One of those dangers is that it ironically makes us less effective at the Great Commission. Why? Because it makes Christians feel guilty for working in the very places most likely to make disciples!

Dr. Michael Green, an expert on the explosion of Christianity in the first few centuries, says that the historical evidence “makes it abundantly clear that in contrast to the present day, when Christianity is . . . dispensed by a professional clergy . . . in the early days the faith was spontaneously spread by informal evangelists,” who shared the gospel “in homes and wine shops, on walks, and around market stalls.” 

That was true in the early church, and likely to be true for the...

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Why we neglect these “non-soul” aspects of God’s kingdom

As you go, proclaim this message: ‘The kingdom of heaven has come near.’ Heal the sick, raise the dead, cleanse those who have leprosy, drive out demons. Freely you have received; freely give.…And if anyone gives even a cup of cold water to one of these little ones who is my disciple, truly I tell you, that person will certainly not lose their reward. (Matthew 10:7-8, 42)

When Jesus called his disciples to “proclaim” that his kingdom had come, he instructed them to “heal,” “cleanse,” and “give.” Not just evangelize and “save souls.”

Because of that, I’m confident that Scott Harrison and his team at charity: water are doing “kingdom work” by giving clean water to millions of the world’s poorest image-bearers. 

But some Christians disagree. For example, a wealthy Christian we’ll call Bill once told Scott: We're not going to give to charity: water because you're not...

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Problem #1 with treating the Great Commission as the only mission Jesus left us

After his suffering, [Jesus] presented himself to them and gave many convincing proofs that he was alive. He appeared to them over a period of forty days and spoke about the kingdom of God. (Acts 1:3)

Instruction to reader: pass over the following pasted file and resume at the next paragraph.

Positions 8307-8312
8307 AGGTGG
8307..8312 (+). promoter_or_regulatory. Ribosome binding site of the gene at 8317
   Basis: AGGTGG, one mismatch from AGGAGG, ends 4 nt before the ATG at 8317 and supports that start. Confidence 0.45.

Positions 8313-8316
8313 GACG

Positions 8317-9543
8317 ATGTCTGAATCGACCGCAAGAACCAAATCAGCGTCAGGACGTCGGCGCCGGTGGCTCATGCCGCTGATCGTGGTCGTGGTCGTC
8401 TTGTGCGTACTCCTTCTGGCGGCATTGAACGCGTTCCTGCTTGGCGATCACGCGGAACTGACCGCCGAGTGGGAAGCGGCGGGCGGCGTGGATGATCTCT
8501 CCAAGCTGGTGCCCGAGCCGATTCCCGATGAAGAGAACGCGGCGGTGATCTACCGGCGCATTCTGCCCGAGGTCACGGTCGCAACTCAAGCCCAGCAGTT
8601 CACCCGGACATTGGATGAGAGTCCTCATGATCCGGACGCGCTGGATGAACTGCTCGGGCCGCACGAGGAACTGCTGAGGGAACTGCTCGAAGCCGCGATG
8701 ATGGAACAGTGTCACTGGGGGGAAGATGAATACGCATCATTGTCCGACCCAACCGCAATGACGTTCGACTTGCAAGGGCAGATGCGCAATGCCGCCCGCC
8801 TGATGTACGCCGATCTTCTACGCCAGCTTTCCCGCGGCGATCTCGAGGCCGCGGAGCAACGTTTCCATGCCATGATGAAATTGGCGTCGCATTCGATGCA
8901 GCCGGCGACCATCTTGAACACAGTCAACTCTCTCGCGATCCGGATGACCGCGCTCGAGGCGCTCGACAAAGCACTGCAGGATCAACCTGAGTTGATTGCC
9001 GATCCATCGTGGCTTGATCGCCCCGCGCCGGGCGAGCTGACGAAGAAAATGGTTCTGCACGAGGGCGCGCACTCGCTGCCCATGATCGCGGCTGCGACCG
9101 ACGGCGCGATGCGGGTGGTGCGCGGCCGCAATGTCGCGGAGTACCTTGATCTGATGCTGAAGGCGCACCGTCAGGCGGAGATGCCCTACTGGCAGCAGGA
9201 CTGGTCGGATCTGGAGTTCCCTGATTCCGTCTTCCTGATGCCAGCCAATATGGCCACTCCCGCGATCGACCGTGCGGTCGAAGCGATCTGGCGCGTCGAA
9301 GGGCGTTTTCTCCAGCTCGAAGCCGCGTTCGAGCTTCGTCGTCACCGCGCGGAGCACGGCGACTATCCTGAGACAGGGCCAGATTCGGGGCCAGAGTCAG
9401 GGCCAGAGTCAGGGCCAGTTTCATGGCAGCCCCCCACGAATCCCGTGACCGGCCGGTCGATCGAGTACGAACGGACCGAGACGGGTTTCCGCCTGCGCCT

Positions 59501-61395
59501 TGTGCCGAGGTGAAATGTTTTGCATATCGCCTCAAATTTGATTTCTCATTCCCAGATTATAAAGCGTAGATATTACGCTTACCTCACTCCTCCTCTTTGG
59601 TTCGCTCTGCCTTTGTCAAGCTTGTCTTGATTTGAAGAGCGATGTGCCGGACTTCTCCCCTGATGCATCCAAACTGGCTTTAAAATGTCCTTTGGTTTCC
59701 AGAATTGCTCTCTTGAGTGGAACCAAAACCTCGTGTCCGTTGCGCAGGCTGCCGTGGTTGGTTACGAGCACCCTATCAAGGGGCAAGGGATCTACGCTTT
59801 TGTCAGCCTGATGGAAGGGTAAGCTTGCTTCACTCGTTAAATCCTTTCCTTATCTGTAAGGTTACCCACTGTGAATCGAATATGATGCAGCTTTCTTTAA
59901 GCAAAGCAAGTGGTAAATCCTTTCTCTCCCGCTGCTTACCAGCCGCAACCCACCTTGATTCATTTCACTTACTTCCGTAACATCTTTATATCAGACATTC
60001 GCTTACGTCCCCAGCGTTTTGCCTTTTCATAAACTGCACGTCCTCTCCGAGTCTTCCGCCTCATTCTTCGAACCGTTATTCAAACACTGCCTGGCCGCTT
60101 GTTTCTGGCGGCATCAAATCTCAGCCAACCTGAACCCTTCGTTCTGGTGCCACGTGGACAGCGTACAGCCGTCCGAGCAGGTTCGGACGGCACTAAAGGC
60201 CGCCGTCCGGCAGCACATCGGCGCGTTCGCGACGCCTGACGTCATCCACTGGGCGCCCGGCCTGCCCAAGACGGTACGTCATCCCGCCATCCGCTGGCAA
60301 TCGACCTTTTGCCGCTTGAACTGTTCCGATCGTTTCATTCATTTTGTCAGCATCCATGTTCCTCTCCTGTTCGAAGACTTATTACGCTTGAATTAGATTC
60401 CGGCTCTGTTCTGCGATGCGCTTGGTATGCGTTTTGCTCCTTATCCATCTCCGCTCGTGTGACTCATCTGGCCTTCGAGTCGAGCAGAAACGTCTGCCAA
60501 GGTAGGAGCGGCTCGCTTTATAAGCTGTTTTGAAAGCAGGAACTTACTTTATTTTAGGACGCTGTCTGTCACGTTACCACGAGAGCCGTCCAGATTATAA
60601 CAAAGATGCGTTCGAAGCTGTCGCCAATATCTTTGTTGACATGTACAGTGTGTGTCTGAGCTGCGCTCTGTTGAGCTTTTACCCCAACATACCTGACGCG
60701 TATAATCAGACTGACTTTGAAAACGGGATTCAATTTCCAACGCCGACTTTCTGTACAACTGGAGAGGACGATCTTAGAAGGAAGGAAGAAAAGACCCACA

Last week, we saw that for the very first time in Church history, many Christians today have interpreted the “Great Commission” to “make disciples” as the singular mission of the Christian life.

If that’s true, then most of your work is meaningless. The product you’re building, the beauty you’re creating, the car you’re repairing—none of it matters unless you can leverage those things to the instrumental end of “sharing the gospel.”

Believer, this is an egregious lie. And a crazy dangerous one for reasons we’ll explore over the next four weeks. Here’s the first problem with treating the Great Commission as the only commission Jesus left us: Jesus himself never did!

Today’s passage tells us that Jesus...

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The term “Great Commission” is only 200 years old. Here’s why that matters.

Go and make disciples of all nations, baptizing them in the name of the Father and of the Son and of the Holy Spirit, and teaching them to obey everything I have commanded you. And surely I am with you always, to the very end of the age. (Matthew 28:19–20) 

One of the deepest and most dangerous lies in the Church today is that this passage—often labeled the “Great Commission”—is the singular mission of the Christian life.

This, of course, has tremendous implications for our work. Because if the Great Commission to “save souls” and “make disciples” is the only thing that matters for eternity, then most of us are wasting most of our time.